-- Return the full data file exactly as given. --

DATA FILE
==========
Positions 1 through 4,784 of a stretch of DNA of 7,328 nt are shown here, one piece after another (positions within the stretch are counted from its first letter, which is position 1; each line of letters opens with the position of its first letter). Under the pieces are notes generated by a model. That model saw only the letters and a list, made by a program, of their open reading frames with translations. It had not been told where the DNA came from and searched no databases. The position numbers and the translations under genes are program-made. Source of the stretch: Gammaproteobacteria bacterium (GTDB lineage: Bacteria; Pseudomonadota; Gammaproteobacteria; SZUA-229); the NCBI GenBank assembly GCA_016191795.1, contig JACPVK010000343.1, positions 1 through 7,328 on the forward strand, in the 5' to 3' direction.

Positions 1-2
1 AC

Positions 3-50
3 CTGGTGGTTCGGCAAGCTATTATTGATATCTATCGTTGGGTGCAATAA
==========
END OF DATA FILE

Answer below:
Positions 1 through 4,784 of a stretch of DNA of 7,328 nt are shown here, one piece after another (positions within the stretch are counted from its first letter, which is position 1; each line of letters opens with the position of its first letter). Under the pieces are notes generated by a model. That model saw only the letters and a list, made by a program, of their open reading frames with translations. It had not been told where the DNA came from and searched no databases. The position numbers and the translations under genes are program-made. Source of the stretch: Gammaproteobacteria bacterium (GTDB lineage: Bacteria; Pseudomonadota; Gammaproteobacteria; SZUA-229); the NCBI GenBank assembly GCA_016191795.1, contig JACPVK010000343.1, positions 1 through 7,328 on the forward strand, in the 5' to 3' direction.

Positions 1-2
1 AC

Positions 3-50
3 CTGGTGGTTCGGCAAGCTATTATTGATATCTATCGTTGGGTGCAATAA